As I am penning this column, the first set of revenue numbers have been released for the recently opened $2.6 billion Encore Boston Harbor and they are, in a word, encouraging.

According to the Massachusetts Gaming Commission (MGC), Encore generated $16.8 million in gaming revenue during its first week of business in June. Surprisingly, a high percentage of this income—$7.7 million or about 45 percent—derived from table game play as opposed to slot machines. Although it is still extremely early—and first week revenue results for casinos are notoriously hard to maintain—industry observers were nonetheless impressed with the casino’s performance, especially the table games play.

“They really are getting the high rollers,” Richard McGowan, a gambling expert who teaches at Boston College, told the Boston Globe. “It shows you what a different type of customer they’re getting, compared to MGM.”

Indeed, if anything, these early returns from Encore have unfortunately cast the performance of the $950 million MGM Springfield, which opened in the western part of the state a year ago this August, in a less than flattering light. For the month of June, MGM Springfield generated $20 million in gaming revenue, just $2 million more than what Encore produced in one week. After a strong revenue start ($9.5 million in its first week), MGM Springfield has gone on to generate a total of $232 million in 10 months, and is unlikely to meet its yearly estimated gross gaming revenue of $418 million.

Of course, projecting potential revenue is an imperfect science in most every business, especially one that has seen a rapid escalation in competition over the past 10 years. That aside, I would argue that MGM Springfield’s inability to meet revenue projection has less to do with operations and management than with the old real estate saw “location… location… location.” Until fairly recently, casino demand was such a new resort could be built almost anywhere and people would flock to it. Now, with the proliferation of multiple forms of gaming throughout every corner of the U.S., the “build it and they will come” casino development mentality is questionable at best, especially for in-fill markets for states that already have casinos. New York is a good example of this—few of its recently opened casinos are making anything near their projected revenue numbers.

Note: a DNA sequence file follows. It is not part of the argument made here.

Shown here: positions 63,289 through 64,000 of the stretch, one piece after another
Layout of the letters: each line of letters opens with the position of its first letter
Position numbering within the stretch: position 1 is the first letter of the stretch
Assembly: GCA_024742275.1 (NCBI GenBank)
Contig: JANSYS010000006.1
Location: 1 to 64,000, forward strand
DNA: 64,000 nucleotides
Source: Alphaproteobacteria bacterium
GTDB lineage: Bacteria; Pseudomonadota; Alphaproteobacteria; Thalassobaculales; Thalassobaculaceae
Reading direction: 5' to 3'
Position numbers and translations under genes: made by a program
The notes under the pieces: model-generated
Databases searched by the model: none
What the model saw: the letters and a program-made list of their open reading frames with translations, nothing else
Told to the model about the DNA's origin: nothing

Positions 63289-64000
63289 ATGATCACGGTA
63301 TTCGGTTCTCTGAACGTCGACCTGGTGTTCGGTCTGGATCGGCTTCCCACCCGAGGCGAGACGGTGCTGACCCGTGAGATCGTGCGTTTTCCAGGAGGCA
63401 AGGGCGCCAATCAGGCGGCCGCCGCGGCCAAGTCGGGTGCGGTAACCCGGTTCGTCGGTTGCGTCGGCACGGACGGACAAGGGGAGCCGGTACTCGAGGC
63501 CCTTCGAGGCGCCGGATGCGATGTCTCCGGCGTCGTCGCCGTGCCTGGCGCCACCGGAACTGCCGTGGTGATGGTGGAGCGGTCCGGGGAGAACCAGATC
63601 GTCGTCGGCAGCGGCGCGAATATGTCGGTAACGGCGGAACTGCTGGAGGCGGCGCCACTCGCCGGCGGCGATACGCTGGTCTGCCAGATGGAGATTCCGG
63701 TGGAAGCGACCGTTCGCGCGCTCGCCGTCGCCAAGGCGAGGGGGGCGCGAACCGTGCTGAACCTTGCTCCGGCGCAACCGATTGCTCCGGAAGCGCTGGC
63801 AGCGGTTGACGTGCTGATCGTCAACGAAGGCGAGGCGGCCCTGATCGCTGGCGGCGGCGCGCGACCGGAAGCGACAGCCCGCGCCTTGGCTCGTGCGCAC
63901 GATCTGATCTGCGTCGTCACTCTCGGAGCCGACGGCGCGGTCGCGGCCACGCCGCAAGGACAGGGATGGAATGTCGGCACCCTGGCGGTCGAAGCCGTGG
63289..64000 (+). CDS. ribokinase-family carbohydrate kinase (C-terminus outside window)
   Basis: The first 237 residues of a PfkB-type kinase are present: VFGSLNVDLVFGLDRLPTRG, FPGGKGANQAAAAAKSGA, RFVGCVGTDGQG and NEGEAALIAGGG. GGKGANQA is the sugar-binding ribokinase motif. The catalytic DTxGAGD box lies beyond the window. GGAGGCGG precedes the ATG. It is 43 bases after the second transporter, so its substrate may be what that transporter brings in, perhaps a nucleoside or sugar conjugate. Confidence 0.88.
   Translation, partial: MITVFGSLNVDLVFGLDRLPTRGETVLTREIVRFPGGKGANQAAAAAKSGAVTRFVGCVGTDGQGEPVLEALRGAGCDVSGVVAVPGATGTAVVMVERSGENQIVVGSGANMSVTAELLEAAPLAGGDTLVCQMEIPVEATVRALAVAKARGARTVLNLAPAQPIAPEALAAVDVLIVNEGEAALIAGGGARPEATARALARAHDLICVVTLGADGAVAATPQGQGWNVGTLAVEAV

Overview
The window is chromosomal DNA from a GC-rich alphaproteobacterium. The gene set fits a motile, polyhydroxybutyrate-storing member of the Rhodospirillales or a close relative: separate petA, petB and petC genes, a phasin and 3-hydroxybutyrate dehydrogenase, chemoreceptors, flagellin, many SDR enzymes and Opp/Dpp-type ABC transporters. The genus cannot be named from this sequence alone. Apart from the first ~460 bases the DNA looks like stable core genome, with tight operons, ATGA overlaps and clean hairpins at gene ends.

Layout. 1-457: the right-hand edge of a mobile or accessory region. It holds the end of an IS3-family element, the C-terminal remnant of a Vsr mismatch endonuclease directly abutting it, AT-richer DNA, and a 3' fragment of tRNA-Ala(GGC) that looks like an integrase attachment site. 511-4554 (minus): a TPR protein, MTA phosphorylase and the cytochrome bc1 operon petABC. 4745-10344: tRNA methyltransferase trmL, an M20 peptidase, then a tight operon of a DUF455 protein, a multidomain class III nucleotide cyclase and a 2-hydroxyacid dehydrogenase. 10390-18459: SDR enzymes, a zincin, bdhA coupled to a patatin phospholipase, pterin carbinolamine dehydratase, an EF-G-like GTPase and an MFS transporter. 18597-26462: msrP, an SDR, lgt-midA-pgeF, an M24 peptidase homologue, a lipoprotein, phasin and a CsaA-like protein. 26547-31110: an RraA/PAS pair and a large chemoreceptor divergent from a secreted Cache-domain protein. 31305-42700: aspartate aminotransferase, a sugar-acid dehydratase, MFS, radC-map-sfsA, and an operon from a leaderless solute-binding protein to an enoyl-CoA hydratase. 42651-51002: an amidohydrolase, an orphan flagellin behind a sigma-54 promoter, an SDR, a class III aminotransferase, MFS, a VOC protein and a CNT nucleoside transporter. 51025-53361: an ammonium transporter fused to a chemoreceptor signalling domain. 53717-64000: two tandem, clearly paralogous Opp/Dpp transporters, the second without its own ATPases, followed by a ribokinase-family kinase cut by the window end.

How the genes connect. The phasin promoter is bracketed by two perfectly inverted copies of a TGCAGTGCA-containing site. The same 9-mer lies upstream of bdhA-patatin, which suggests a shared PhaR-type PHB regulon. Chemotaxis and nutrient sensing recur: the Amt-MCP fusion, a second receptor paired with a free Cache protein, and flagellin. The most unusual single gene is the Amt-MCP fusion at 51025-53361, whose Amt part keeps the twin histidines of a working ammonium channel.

There is an exception to this observation however—new casino development in major urban core areas still seems to be a winning strategy. Encore Boston Harbor bears this out, as does the success of the recently opened MGM National Harbor in Washington D.C.  The ongoing good fortune of Queens-based Resorts World and Yonkers-based Empire City Casino, both situated within the greater New York City metroplex, are also evidence of the winning nature of this approach.

And the good news for casino developers is that there are still plum, population- and tourist-dense urban markets to target, especially for integrated resort projects—cities such as Miami, Atlanta, Dallas, Houston and Manhattan, just to name a few. On a less positive note, none of these jurisdictions are currently close to allowing integratedresort-style, land-based casino gaming, so development planning in these markets will be far from easy.

But since when has creating something with a huge potential economic payout ever been easy?

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It’s my sad duty to report the passing of Dave Palermo, a former BNP employee who wrote and edited for a number of former company publications, most notably International Gaming & Wagering Business and Indian Gaming Business. Dave was an institution within the tribal gaming community, and he will be missed.